In what parallel universe does Mike Tyson make it to Broadway before Clint Holmes?
“I’m like pinching myself. How the hell did this happen?” Adam Steck says with a laugh. He’s the Las Vegas-based producer of “The Undisputed Truth,” Mike Tyson’s autobiographical stage memoir that is booked for a week on Broadway, July 31-Aug. 6, with Spike Lee directing.
Steck wonders, is this the first show created in Las Vegas to make it to Broadway? I’ll throw that question open to reader input. But it does seem the first such reversal of the usual Broadway-to-Vegas path, at least in the modern era of the Strip.
“Surf the Musical,” which opens Friday at Planet Hollywood Resort, has a plausible shot at Broadway, though the Beach Boys musical is slated for an open run on the Strip and the producers have no specific New York plans.
Holmes put up a workshop version of his “Just Another Man” here in town in 2007, right before the economy dried up any financing for a Broadway run. It may have been a blessing in disguise, giving Holmes time to establish himself on New York’s cabaret scene and pave the way with critics.
And a few years ago, porn industry mogul John Stagliano investigated both Broadway and off-Broadway for his (nonpornographic) Las Vegas dance piece “Fashionistas,” but discovered his show landed in the awkward middle in terms of cast size. The latest hopeful is impressionist Rich Little, hoping to do “Jimmy Stewart & Friends” on a legit stage.
Other headliners who have done both – from Penn & Teller to the late Danny Gans – played Broadway before their showroom years.
But the Tyson deal came together “like light speed,” says Steck, whose SPI Entertainment produced it at the MGM Grand in April. “We always talked about the possibility of Broadway, but who knew it was going to happen so quickly? We’re just over the moon, man.”
The Nederlander Organization will be the primary producer on Broadway, but Steck will retain an executive producer credit. Tyson will perform at the Longacre Theatre, owned by The Shubert Organization.
The theater is known as an underperformer in the Broadway community, which could be a win-win here. Tyson fans don’t care about the theater’s track record for musicals, and its lack of popularity allows the one-week run to extend if ticket sales demand.
Lee came onboard as a first-time stage director after one of his friends saw Tyson in Las Vegas and talked up the effort, Steck says. Lee will “tweak it for Broadway a little bit, but the guts of the show (written by Tyson’s wife, Kiki) pretty much remain the same.” …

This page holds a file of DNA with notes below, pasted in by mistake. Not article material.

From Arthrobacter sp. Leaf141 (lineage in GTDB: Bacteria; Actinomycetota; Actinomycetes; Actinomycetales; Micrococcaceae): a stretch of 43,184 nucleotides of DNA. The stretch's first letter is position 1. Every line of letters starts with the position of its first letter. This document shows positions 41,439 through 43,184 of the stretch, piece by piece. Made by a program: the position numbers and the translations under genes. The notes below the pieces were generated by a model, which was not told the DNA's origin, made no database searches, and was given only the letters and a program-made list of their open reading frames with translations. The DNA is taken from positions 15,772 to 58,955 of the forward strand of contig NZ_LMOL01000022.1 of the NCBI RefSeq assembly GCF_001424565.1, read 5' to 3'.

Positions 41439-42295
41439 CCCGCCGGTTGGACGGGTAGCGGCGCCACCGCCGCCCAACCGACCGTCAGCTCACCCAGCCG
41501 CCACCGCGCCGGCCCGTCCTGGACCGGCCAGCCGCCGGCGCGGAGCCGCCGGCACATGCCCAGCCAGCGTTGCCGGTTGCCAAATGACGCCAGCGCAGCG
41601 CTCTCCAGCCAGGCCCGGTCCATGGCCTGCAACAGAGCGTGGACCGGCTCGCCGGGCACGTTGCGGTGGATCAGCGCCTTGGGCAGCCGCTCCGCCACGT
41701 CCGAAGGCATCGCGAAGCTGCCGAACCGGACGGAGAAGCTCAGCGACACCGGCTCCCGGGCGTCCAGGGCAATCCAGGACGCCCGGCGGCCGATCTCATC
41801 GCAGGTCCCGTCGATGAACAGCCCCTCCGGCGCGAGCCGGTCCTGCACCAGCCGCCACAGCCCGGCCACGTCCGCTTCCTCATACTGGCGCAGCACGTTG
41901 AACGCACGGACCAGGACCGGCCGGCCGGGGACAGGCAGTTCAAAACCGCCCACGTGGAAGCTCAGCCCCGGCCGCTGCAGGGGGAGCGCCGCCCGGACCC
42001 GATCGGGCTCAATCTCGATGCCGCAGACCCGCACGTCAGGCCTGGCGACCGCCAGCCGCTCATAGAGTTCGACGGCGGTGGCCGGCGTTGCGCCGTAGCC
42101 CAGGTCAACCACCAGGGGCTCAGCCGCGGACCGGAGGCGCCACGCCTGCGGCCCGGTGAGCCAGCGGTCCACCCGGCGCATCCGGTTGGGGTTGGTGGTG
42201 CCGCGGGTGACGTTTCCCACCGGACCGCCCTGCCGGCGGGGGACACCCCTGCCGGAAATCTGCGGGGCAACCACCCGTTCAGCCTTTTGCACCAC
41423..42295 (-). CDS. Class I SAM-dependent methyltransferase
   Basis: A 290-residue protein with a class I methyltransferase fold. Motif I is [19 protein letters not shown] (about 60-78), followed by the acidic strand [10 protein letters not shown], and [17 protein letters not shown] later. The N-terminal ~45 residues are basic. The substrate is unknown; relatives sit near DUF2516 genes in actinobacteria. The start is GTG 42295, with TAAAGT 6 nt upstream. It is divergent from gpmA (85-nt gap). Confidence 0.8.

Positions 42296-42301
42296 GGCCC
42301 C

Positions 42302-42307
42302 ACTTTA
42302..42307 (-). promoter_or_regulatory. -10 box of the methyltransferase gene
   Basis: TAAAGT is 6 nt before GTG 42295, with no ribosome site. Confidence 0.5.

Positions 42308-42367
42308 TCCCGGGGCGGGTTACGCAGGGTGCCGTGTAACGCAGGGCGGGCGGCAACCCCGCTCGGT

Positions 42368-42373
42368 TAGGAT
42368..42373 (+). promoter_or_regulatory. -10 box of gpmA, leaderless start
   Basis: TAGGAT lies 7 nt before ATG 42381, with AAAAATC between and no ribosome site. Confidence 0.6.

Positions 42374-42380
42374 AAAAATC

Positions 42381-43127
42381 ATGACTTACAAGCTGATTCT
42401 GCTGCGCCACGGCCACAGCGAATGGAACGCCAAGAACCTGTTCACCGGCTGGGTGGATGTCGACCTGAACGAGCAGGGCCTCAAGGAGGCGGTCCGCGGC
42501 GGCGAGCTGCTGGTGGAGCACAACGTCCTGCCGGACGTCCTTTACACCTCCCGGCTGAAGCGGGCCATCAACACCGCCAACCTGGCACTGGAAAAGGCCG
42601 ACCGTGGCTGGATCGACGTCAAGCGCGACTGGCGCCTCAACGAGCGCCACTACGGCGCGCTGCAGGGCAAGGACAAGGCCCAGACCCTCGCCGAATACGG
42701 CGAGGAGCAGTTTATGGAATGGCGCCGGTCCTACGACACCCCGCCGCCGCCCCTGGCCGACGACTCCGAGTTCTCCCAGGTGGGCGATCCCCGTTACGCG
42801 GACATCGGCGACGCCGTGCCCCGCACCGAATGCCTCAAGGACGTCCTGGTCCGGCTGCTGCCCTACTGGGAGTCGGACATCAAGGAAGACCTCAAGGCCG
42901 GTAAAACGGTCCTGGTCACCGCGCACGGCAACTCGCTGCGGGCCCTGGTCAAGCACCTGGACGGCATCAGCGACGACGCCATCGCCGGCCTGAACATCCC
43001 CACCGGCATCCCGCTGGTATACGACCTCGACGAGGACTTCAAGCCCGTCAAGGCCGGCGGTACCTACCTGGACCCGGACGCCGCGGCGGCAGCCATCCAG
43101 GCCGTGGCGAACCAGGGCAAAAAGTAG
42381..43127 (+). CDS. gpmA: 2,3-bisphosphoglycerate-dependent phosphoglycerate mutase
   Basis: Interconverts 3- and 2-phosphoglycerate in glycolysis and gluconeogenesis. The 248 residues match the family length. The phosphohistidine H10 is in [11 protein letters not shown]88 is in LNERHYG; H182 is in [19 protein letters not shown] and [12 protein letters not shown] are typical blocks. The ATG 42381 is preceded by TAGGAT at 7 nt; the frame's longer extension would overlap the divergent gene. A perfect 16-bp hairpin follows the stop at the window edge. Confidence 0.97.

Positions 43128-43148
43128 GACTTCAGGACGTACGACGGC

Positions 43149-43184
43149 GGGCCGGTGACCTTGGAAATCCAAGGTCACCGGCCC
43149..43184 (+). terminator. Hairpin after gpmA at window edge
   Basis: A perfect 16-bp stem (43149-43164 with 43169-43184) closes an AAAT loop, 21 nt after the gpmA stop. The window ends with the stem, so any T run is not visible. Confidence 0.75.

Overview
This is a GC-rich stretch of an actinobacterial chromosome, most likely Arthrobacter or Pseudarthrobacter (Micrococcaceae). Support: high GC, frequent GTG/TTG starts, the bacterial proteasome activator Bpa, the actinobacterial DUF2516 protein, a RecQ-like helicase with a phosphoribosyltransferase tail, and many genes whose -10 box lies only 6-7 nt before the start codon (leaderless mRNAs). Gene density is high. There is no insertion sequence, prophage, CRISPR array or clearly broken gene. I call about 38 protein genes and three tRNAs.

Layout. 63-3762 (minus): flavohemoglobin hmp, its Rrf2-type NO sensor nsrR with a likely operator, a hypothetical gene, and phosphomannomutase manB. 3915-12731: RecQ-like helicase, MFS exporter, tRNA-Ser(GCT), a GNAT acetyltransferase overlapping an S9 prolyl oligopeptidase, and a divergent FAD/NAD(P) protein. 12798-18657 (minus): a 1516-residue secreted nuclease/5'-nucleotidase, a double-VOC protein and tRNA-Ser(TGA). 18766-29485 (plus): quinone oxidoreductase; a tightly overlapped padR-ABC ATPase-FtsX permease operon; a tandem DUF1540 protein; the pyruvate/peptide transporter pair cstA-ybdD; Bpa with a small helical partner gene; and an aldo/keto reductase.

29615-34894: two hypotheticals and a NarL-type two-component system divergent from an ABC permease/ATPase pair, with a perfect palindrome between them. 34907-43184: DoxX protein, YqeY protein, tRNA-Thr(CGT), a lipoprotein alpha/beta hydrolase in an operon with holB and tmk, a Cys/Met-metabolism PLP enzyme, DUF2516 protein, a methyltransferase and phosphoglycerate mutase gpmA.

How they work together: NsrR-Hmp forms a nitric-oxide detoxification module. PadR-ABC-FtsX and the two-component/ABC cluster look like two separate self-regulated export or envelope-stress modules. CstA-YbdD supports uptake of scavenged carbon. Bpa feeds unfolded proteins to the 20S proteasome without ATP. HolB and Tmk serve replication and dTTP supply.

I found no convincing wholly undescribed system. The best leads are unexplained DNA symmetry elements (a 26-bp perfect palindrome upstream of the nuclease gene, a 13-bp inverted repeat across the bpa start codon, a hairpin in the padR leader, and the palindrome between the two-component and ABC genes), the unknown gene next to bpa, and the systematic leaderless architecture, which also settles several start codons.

The Tropicana Las Vegas seems to have a hit on its hands with “Dancing with the Stars: Live in Las Vegas” extending another month, to Aug. 5. The TV spinoff was originally booked through July 7.
No word on whether any of its celebrity dancers will have to decamp because of earlier commitments. The Tropicana revue has added Tristan MacManus, who partnered with previous Tropicana headliner Gladys Knight on TV this past season. …
I always said that one big problem Cirque du Soleil had with selling “Ka” is that it’s an original story, not based on a prebranded book or movie. Better late than never.
Following its live performance at San Diego’s Comic-Con last summer, Cirque and Marvel come back to the pop-culture convention this year with the first issue of a “Ka” comic book.
Those who don’t attend the gathering July 12-15 will have to settle for a digital version of the collectible if they don’t live in one of the six cities (which don’t seem to include Las Vegas) where they can get a print copy.
Cirque put tickets on sale Friday for the Nov. 1 opening of “Zarkana,” the Aria-bound production playing in New York this summer. Tickets will range from $69 to $180 before taxes and fees, about the same as the “Viva Elvis” it’s replacing. …
The Venetian’s version of “Rock of Ages” will likely be reminding people it was a Broadway show before it was a movie, given the movie version’s dismal opening-weekend box office.
“Ages” made only $15.1 million, less than the movie version of “Mamma Mia!” ($27.8 million) or “Hairspray” ($27.5 million). By the time the stage show opens in December, the movie will be consigned to the Redbox, allowing producers to create a little distance.
If you were wondering why The Venetian is waiting for the Blue Man Group to vacate instead of dropping “Rock” into the now-empty Palazzo theater, perhaps this was why.
Contact reporter Mike Weatherford at
email@example.com or 702-383-0288.